How robotic process automation works doesn't have to include coding. As a result, it is easier for a business to train or acquire RPA engineers—and experience with one platform usually translates well to other options.

Is a drag-and-drop interface limited? Not at all: With support for virtually every kind of task that you can imagine, it is simple for a trained engineer to configure an automated workflow in one of these process builders. Every command or rule option has an extensive number of customizable settings to configure to specific needs. When you zero in on highly specific rules to define the process, you activate automation and all its benefits.

Intelligent Bots Handle More Tasks

RPA is a useful tool, but it has limits in some regards. Combining RPA with new and advanced AI tools can lead businesses toward "intelligent" bots with a better ability to handle complex tasks, including exception possibilities. Ultimately, this upgrade can lead to more end-to-end process automation, which frees up even more time among staff.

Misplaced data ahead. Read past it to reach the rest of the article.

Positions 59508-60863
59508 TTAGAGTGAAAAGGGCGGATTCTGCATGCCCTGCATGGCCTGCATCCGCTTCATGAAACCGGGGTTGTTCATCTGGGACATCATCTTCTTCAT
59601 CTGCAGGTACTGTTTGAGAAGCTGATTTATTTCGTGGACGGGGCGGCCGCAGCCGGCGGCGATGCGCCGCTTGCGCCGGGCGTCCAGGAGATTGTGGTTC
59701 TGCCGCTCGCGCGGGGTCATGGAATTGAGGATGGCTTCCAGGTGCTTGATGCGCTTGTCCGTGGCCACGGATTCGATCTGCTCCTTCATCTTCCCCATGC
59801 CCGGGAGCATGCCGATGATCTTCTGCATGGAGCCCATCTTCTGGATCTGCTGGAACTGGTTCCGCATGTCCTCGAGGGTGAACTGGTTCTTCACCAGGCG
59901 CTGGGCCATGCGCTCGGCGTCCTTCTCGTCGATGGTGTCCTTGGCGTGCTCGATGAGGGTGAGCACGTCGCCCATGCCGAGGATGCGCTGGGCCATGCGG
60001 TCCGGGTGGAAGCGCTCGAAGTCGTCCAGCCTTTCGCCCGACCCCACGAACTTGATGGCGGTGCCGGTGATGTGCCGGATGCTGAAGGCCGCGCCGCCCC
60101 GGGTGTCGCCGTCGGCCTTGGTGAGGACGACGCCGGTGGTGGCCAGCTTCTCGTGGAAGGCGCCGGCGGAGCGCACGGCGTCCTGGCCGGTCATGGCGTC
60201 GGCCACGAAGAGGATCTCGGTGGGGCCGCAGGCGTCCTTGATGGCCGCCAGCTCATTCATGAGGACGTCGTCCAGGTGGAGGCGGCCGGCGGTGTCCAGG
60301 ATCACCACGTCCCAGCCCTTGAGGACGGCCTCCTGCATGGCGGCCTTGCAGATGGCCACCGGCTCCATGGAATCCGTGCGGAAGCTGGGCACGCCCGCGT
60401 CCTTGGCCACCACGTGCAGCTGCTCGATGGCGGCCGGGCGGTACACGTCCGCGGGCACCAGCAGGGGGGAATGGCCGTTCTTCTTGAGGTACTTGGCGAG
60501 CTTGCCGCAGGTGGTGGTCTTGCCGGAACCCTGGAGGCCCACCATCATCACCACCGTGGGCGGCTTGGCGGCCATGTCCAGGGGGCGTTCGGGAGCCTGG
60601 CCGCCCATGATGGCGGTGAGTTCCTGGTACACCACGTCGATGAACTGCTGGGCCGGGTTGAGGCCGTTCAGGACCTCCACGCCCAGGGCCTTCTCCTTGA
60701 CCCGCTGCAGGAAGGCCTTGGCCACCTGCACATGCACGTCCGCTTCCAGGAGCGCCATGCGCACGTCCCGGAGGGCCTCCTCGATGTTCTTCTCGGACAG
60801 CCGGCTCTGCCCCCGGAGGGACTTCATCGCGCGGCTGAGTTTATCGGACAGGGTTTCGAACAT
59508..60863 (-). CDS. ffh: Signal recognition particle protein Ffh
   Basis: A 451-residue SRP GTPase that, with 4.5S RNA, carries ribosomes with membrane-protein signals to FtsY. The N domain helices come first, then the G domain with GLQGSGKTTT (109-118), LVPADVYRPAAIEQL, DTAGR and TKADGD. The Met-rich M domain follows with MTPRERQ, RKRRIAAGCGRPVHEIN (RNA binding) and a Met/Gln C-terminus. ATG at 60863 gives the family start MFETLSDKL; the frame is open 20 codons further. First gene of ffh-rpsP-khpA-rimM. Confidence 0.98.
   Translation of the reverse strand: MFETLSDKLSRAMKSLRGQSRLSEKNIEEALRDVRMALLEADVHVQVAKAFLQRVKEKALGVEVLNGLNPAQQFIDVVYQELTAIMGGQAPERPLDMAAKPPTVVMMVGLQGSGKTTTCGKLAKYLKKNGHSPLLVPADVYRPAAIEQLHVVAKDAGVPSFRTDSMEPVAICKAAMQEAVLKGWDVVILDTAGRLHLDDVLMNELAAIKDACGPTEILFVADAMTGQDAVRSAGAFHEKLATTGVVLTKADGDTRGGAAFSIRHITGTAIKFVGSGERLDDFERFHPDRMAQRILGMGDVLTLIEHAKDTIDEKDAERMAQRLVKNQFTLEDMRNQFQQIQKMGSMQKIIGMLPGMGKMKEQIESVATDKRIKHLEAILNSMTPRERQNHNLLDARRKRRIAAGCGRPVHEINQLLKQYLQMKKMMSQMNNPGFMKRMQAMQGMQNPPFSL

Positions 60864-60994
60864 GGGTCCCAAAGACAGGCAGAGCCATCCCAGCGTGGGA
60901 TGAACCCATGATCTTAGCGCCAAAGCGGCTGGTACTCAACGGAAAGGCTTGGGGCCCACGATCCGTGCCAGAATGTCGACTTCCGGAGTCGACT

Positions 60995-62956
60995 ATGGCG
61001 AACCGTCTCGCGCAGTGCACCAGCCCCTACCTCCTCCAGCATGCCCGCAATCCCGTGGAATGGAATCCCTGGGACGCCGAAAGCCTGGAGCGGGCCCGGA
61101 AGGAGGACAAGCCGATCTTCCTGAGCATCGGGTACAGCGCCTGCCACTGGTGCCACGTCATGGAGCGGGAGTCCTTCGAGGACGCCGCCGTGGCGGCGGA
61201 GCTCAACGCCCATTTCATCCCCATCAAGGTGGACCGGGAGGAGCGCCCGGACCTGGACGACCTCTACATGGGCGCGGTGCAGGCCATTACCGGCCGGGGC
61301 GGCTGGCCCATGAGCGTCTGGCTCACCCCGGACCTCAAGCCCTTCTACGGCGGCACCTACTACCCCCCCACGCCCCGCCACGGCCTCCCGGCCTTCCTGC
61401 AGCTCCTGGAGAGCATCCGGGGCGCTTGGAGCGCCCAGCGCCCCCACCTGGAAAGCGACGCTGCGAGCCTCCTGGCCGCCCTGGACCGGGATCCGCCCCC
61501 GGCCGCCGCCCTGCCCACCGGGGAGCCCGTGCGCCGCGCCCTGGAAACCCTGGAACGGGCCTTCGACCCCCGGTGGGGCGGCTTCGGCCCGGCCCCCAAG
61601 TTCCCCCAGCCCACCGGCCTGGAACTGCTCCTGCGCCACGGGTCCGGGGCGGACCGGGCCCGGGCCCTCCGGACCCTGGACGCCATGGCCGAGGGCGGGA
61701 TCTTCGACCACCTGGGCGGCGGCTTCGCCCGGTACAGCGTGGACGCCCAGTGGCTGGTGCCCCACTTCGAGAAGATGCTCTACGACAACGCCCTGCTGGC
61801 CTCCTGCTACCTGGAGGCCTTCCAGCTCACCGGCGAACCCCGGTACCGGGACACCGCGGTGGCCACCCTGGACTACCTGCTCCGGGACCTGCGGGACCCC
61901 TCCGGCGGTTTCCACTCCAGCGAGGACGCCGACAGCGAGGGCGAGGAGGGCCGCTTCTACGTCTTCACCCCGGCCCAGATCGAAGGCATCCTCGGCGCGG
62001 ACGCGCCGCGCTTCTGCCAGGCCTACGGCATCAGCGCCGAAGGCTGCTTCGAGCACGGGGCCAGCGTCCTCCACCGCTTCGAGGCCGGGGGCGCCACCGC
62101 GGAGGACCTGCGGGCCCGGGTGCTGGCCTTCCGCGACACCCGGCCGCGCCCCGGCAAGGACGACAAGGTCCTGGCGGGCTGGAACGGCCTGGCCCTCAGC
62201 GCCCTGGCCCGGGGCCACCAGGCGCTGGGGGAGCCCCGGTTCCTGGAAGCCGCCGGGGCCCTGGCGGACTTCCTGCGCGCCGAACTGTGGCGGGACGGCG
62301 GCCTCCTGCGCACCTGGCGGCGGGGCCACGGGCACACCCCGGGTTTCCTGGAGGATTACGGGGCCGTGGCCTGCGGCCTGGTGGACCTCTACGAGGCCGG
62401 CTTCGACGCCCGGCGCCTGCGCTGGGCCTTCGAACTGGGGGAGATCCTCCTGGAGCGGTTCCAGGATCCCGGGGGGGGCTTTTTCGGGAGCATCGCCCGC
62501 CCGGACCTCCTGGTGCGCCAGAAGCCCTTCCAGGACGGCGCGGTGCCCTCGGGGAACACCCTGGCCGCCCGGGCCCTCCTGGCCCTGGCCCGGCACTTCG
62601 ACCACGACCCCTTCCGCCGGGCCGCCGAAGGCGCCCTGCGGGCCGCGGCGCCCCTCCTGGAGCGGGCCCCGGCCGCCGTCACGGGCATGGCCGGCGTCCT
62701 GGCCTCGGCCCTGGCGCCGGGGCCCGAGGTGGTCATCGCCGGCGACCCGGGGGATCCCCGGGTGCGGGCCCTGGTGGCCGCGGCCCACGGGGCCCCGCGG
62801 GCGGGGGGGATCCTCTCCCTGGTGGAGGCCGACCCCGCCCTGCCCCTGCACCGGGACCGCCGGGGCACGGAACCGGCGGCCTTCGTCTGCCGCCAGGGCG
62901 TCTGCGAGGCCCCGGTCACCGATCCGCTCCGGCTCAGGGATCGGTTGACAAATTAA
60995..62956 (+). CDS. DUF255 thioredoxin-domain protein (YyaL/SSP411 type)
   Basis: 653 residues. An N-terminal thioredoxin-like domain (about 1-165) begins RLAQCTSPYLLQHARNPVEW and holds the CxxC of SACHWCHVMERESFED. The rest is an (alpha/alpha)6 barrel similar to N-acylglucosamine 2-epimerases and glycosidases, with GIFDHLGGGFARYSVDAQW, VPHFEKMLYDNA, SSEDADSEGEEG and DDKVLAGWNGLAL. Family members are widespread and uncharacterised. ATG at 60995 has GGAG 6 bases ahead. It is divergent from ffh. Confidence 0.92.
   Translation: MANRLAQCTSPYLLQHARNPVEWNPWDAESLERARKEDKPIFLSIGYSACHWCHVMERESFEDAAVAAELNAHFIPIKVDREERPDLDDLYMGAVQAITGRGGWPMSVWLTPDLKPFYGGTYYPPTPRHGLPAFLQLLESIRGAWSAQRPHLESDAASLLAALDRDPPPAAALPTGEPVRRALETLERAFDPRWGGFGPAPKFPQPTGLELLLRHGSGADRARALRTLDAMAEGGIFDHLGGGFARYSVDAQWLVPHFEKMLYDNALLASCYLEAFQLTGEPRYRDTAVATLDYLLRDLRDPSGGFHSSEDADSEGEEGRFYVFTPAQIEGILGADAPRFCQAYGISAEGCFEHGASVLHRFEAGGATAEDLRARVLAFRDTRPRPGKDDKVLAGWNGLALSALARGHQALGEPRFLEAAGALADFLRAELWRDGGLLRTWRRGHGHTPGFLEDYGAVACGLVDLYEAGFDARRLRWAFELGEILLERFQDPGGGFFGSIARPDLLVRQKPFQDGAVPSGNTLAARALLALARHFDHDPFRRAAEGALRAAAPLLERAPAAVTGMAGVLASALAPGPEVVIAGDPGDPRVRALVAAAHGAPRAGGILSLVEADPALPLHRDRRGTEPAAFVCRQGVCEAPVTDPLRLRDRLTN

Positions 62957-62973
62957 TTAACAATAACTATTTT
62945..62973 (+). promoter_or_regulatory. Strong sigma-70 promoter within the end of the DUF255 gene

Front-End vs Back-End RPA

Attended RPA works side-by-side with human counterparts, often in real time, to provide the information that an employee needs to complete their tasks.

Attended RPA is the best solution for tasks that your front-office staff encounters, such as retrieving customer information from different databases quickly. Attended RPA often has more limited use cases and may function not within all business systems but rather on one user or team's workstation. The result is less stress for staff and improved customer service.